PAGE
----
New additions to county fair
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Children and animals, musicians, a carnival and a fashion show.
The Roosevelt County Fair is back with all its elements, plus a few changes.
A few new musicians are set to take the stage, and a horse trainer who relates his work to human relationships with God is expected for the first time. Also, the Cotton Extravaganza fashion show is scheduled for Saturday instead of before the fair.
Fair board president Sheila Hays said the county has one of the best fairs, and its importance lies in how county residents of all ages come together at the event.
“It’s just neat how everybody comes in and participates,” she said.
Hays also thinks youth are a big part of the fair.
Kynzi Creighton, 11, of Elida plans to show sheep and goats, and compete with homemade bread, sewing and a home interior design project. This is her third year of 4-H.
“I cannot wait until the fair,” Creighton said.
Although sheep and goats take a lot of work, she said, they are fun to show.
“It’s fun doing all the baking and the sewing because I get to do it with my mom and other family members,” she said.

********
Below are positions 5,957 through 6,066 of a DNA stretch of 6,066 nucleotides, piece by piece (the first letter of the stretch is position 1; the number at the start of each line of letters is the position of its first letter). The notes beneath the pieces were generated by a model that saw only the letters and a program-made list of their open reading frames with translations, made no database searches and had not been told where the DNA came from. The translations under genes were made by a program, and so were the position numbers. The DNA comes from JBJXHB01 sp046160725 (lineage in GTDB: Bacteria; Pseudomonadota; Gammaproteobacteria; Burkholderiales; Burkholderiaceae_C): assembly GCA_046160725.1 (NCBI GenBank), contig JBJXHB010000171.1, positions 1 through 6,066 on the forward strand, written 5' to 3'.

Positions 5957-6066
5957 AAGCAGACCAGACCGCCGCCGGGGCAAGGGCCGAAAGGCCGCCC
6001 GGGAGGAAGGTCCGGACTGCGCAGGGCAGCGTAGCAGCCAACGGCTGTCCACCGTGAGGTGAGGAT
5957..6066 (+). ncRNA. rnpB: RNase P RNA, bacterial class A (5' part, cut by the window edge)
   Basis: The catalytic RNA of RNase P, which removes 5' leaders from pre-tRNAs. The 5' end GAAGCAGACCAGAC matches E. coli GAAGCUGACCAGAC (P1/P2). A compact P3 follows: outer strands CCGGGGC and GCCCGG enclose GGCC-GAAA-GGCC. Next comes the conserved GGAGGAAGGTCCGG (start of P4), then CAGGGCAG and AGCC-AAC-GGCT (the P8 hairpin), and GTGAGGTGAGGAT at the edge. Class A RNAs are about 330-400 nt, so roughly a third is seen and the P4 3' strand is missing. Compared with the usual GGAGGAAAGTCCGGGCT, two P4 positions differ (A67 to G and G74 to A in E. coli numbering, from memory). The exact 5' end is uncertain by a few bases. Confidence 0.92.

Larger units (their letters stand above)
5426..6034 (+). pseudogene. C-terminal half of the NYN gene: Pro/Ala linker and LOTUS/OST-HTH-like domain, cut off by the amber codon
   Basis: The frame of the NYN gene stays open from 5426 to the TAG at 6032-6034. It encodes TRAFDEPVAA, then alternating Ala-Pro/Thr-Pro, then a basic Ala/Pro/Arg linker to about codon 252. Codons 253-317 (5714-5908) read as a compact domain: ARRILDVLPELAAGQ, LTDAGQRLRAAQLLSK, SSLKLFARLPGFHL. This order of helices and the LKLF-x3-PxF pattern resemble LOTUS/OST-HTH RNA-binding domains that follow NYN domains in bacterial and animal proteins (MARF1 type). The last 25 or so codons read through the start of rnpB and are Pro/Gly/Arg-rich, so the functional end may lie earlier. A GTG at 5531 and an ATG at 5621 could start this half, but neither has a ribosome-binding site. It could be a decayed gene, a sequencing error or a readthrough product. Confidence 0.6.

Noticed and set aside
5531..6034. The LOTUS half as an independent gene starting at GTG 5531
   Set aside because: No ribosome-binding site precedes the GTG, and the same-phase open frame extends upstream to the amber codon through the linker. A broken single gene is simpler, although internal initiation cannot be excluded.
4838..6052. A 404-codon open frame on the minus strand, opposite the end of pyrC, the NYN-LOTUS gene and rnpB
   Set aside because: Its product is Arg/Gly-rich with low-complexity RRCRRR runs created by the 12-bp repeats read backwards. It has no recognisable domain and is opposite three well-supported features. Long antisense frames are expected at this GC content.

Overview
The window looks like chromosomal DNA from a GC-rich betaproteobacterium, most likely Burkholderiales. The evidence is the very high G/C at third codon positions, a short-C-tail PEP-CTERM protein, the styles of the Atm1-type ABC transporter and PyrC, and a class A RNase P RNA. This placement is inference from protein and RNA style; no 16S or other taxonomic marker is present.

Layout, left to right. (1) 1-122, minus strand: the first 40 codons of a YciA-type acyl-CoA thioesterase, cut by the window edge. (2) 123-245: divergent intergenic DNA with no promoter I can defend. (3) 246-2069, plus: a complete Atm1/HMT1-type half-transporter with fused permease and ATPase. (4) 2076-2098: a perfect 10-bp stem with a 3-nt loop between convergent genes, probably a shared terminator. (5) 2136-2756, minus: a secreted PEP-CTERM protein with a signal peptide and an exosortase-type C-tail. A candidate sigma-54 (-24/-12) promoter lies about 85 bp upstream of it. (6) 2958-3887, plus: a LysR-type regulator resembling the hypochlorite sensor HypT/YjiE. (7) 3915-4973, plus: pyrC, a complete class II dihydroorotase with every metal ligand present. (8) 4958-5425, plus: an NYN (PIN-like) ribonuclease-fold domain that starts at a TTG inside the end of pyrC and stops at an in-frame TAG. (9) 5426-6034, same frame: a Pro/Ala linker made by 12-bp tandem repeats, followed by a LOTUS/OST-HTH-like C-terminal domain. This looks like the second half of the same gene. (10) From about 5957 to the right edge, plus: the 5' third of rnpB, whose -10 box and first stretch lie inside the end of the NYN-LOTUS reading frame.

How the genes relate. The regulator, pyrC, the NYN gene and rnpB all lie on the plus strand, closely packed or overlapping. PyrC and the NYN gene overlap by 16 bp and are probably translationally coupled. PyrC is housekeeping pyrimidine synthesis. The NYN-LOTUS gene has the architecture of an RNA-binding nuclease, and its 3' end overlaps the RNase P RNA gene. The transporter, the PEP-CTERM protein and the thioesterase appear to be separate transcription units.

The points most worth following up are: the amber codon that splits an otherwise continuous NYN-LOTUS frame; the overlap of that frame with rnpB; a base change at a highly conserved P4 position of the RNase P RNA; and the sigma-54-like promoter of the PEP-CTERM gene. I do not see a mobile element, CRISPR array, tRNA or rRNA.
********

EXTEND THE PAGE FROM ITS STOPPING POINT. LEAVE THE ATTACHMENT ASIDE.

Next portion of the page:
Creighton also likes to model clothes and spend time with her friends at the Cotton Extravaganza and compete for the indoor exhibits Sweepstakes, which goes to the participant with the most entries.
On the musical side, Central Wired Praise, the music group from Central Christian Church, is joining the line up with electric guitars and drums.
“It’s going to be peppy church music,” said Sharon King, secretary of the fair board.
Portales singer, song writer and acoustic guitarist Travis Irwin is also new to the fair, as is Grupo Cielo, a large local band. King said Rooney Moon Broadcasting called Grupo Cielo, which plays a variety of music, outstanding.
Also, Wild Horse Ministries is appearing at the fair for the first time.
Melissa Lamb, who is helping organize the shows, said Louisiana horse trainer Paul Daily “gentles” young horses with words and pats, and relates the process to human relationships with God.
“Paul is just very down to earth and does a great job with the horse and does a great job relating it to our lives, too,” Lamb said. “And every show is different because every horse is different.”
Daily will work with local ranchers’ horses, she said.